Distinct differences in the metabolomic profiles of the two studied brain matters were expected, but PCA did not show clear separation (Fig. SA5). Similarly, lipidomic analysis did not result in any differentiation between the analysed structures (Fig. 4). It was observed that the samples taken from patient B12 were located very close to each other (almost overlapping), which may lead to the assumption that, in this case, sampling was performed only from one type of matter (Fig. 4). As mentioned before, it can be quite difficult to locate the precise border between white and grey matters, as they vary in thickness across brain regions 29. Moreover, in in vivo human studies conducted in clinical environments, it is not possible to sample brain tissue purely for scientific purposes and to create a standardized study group. The patients from whom samples were collected in this study constituted a heterogeneous group in terms of age, sex, type, and location of brain lesion (Table SA1), which could affect the repeatability of the obtained results. Various factors, such as age, sex, medical conditions, sampling location in the cerebral cortex, and treatment applied before neurosurgical procedures, all influence the brains’ metabolome profile, and they all contributed to the relatively high variation observed in the average peak areas (Table SA2-SA5). For these reasons, biochemical in vivo brain studies are almost exclusively performed on laboratory animals, wherein entire neurosurgical procedures are designed for the research at hand. The current study was conducted on a small cohort, which makes it difficult to draw solid conclusions. Indeed, our results only verify the concept and identify drawbacks that should be addressed in future studies seeking to analyze a larger number of patients.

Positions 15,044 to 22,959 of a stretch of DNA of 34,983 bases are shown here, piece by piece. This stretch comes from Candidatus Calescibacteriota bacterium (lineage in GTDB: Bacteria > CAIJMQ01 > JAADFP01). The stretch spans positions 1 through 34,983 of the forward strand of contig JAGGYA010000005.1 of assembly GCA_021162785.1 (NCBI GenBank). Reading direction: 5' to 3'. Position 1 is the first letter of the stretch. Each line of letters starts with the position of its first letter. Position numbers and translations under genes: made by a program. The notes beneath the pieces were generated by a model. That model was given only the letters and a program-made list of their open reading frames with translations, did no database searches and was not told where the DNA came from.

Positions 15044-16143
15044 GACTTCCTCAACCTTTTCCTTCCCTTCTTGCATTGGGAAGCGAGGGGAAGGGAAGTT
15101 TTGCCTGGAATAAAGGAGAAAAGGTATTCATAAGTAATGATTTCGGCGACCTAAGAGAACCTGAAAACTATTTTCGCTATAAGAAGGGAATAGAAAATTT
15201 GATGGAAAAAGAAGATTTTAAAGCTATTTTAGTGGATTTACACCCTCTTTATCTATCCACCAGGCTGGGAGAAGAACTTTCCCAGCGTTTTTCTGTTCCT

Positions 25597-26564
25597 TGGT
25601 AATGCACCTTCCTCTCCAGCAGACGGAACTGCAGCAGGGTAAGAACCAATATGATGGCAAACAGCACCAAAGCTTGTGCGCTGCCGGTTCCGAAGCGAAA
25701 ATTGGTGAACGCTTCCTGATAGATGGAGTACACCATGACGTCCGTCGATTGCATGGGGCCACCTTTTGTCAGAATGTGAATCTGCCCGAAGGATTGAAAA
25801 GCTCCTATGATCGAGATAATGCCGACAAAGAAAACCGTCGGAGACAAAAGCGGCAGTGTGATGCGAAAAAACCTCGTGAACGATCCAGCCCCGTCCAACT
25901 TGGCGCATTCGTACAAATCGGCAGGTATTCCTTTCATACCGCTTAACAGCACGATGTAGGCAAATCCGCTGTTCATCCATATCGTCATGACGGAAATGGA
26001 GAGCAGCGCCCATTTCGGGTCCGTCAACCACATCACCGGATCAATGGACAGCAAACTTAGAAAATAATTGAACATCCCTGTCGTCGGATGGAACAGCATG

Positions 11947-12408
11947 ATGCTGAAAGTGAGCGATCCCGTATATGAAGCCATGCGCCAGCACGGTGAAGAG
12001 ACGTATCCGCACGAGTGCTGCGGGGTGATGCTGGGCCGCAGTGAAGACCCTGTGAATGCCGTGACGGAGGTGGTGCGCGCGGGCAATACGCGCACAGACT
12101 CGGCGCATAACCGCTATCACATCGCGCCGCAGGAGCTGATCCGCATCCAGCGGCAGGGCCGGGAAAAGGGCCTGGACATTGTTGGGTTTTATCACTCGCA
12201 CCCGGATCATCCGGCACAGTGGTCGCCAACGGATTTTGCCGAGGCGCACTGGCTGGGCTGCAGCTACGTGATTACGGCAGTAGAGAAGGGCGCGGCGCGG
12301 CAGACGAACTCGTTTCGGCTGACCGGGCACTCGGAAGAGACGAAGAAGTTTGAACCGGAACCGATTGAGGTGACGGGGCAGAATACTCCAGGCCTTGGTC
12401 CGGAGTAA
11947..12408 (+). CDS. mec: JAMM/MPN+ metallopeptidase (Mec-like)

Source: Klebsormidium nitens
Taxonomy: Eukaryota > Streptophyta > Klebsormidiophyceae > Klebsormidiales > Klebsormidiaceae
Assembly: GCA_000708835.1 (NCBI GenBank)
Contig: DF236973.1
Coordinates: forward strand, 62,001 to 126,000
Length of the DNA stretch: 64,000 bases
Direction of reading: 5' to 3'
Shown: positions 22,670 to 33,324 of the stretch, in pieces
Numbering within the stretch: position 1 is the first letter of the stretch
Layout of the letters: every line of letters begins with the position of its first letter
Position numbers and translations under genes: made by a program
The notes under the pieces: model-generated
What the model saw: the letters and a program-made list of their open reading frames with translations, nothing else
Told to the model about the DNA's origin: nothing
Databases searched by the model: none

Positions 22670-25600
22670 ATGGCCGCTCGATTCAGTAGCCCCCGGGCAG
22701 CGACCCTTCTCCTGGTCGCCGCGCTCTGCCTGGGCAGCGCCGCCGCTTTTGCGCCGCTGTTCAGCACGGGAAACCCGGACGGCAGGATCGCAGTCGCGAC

Given the small cohort and great variability of sampled areas and patients in the current study, the chemometric and statistical analysis of the identified metabolites predictably did not reveal significant differences in the metabolome profiles of the white and grey matter (Fig. SA5, Table SA2., and Table SA3). However, the analysis did reveal that most of the pathways in which non-hydrophobic species were engaged were related to amino acid metabolism. On the other hand, the best matches for metabolic pathways were assigned to lipids (Fig. 3). This result is in line with previous reports identifying lipids species as the predominant component in brain tissue composition 6,15,29,33. With regards to cerebral lipids, it is worth mentioning that MRI, a clinically approved method of differentiation of brain structures and detecting lesions, is mainly based on differences in lipid content (cholesterol and phospholipids) 34. Prior findings have also shown that white matter contains about 60% more lipids and 10–15% less proteins than grey matter 34. Similar observations regarding the prominent role of lipids in brain cells have been made using other mass-spectrometry-based methods, including REIMS and DESI 20. Cudjoe et al., concluded that SPME could be a complementary technology to MD, as it covers a broader hydrophobic range of metabolites (e.g., lipids), while MD is suitable for highly polar species (e.g., amino acids) 10. Both methods were compared by the performance of untargeted metabolomic profiling as well as targeted analysis of neurotransmitters (dopamine and serotonin) obtained from brain of living rats. Recent work by Boyaci et al. 11 has also confirmed Cudjoe et al.’s 10 observations regarding the complementarity of SPME and MD. Solid-phase microextraction makes it possible to tailor the protocol to the metabolites of interest, as it allows researchers to employ more selective coating and desorption parameters, and it can be coupled with appropriately optimized analytical instrumentation. In the present study, the results of the metabolomic analysis indicated a need for more in-depth lipidomic analysis. In order to better assess the lipid composition of the examined tissues, two types of sorbent were tested. First, fibers coated with C18 were analyzed, as they have been used in lipidomic studies previously, and they have a high affinity towards hydrophobic species 12,35,36. The second type of fiber that was selected for analysis was HLB-sorbent-coated fibers, as previous studies have demonstrated their high level of performance 36,37. The results of our comparison showed that the peak areas of detected features were larger in the samples collected with the C18 fibers, which indicated that this sorbent offered slightly better recoveries. The areas of only a few compounds showed a statistical significant difference (about 11% in RPLC-HRMS and 4% in HILIC-HRMS analysis) (Table SB1 and Table SB2). Based on this finding, the lipidomic analysis was carried out using the C18 fiber. This is consistent with the work of Boyaci et al. 11, who used the C18 sorbent for their lipidomics analysis, and a mixed-mode extractive phase for their metabolomics analysis.